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Research Note—Using Expectation Disconfirmation Theory and Polynomial Modeling to Understand Trust in Technology

Author

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  • Nancy K. Lankton

    () (Lewis College of Business, Marshall University, Huntington, West Virginia 25755)

  • D. Harrison McKnight

    () (Eli Broad College of Business, Michigan State University, East Lansing, Michigan 48824)

  • Ryan T. Wright

    () (Isenberg School of Management, University of Massachusetts Amherst, Amherst, Massachusetts 01003)

  • Jason Bennett Thatcher

    () (College of Business and Behavioral Science, Clemson University, Clemson, South Carolina 29634)

Abstract

Trust in technology is an emerging research domain that examines trust in the technology artifact instead of trust in people. Although previous research finds that trust in technology can predict important outcomes, little research has examined the effect of unmet trust in technology expectations on trusting intentions. Furthermore, both trust and expectation disconfirmation theories suggest that trust disconfirmation effects may be more complex than the linear expectation disconfirmation model depicts. However, this complexity may only exist under certain contextual conditions. The current study contributes to this literature by introducing a nonlinear expectation disconfirmation theory model that extends understanding of trust-in-technology expectations and disconfirmation. Not only does the model include both technology trust expectations and technology trusting intention, it also introduces the concept of expectation maturity as a contextual factor. We collected data from three technology usage contexts that differ in expectation maturity, which we operationalize as length of the introductory period. We find that the situation, in terms of expectation maturity, consistently matters. Using polynomial regression and response surface analyses, we find that in contexts with a longer introductory period (i.e., higher expectation maturity), disconfirmation has a nonlinear relationship with trusting intention. When the introductory period is shorter (i.e., expectation maturity is lower), disconfirmation has a linear relationship with trusting intention. This unique set of empirical findings shows when it is valuable to use nonlinear modeling for understanding technology trust disconfirmation. We conclude with implications for future research.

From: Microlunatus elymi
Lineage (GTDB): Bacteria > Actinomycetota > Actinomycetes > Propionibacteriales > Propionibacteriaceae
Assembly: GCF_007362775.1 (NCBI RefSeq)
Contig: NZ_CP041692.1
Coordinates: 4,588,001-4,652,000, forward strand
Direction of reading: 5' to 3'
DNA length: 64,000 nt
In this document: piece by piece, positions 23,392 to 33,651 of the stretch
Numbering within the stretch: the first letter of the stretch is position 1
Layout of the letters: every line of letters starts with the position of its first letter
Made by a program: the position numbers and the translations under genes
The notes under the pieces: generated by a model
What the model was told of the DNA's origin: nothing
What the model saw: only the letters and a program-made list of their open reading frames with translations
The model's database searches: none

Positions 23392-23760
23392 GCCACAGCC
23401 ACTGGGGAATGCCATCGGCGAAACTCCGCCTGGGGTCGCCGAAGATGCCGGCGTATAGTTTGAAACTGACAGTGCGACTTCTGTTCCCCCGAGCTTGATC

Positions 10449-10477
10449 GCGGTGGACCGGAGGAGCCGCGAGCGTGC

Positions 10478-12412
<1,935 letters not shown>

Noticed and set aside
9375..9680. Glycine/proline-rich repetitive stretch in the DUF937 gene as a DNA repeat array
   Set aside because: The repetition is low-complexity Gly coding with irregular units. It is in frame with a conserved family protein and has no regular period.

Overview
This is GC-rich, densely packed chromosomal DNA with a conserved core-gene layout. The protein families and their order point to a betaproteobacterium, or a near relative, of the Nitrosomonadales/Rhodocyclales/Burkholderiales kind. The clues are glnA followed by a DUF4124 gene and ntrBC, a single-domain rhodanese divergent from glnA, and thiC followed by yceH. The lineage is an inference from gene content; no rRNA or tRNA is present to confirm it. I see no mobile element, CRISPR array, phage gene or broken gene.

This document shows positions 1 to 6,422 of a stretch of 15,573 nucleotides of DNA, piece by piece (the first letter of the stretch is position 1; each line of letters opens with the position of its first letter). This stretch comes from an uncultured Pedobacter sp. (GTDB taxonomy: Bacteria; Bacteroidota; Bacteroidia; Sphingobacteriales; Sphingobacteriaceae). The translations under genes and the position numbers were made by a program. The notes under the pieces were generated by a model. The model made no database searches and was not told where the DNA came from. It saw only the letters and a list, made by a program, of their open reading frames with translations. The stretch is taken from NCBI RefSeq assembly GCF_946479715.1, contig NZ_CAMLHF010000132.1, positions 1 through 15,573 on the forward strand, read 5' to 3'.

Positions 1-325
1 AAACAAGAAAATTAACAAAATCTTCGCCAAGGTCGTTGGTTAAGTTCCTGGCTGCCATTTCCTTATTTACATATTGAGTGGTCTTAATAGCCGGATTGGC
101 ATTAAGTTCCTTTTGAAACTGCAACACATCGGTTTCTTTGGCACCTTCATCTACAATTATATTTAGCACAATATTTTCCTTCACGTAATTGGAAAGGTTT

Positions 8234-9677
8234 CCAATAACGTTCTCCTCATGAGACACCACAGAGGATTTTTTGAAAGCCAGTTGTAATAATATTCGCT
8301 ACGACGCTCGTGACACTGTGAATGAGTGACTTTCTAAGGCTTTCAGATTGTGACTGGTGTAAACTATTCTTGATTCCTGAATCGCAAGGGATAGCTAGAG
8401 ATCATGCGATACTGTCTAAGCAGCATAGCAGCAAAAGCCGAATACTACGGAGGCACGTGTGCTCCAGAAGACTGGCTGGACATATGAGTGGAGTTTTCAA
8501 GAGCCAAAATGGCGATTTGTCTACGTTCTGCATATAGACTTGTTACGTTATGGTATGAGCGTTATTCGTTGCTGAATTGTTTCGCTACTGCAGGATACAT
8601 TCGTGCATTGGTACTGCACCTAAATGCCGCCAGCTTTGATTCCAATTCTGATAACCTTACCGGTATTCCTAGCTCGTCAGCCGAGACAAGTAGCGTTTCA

Suggested Citation

  • Nancy K. Lankton & D. Harrison McKnight & Ryan T. Wright & Jason Bennett Thatcher, 2016. "Research Note—Using Expectation Disconfirmation Theory and Polynomial Modeling to Understand Trust in Technology," Information Systems Research, INFORMS, vol. 27(1), pages 197-213, March.
  • Handle: RePEc:inm:orisre:v:27:y:2016:i:1:p:197-213
    DOI: 10.1287/isre.2015.0611
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    File URL: http://dx.doi.org/10.1287/isre.2015.0611
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    References listed on IDEAS

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    Cited by:

    1. Samer Faraj & Georg von Krogh & Eric Monteiro & Karim R. Lakhani, 2016. "Special Section Introduction—Online Community as Space for Knowledge Flows," Information Systems Research, INFORMS, vol. 27(4), pages 668-684, December.
    2. Masood Ul Hassan & Muhammad Shahid Iqbal & Ume Habibah, 2020. "Self-Service Technology Service Quality: Building Loyalty and Intention Through Technology Trust in Pakistani Service Sector," SAGE Open, , vol. 10(2), pages 21582440209, June.
    3. Ma, Liang & Zhang, Xin & Ding, Xiaoyan & Wang, Gaoshan, 2018. "Bike sharing and users’ subjective well-being: An empirical study in China," Transportation Research Part A: Policy and Practice, Elsevier, vol. 118(C), pages 14-24.

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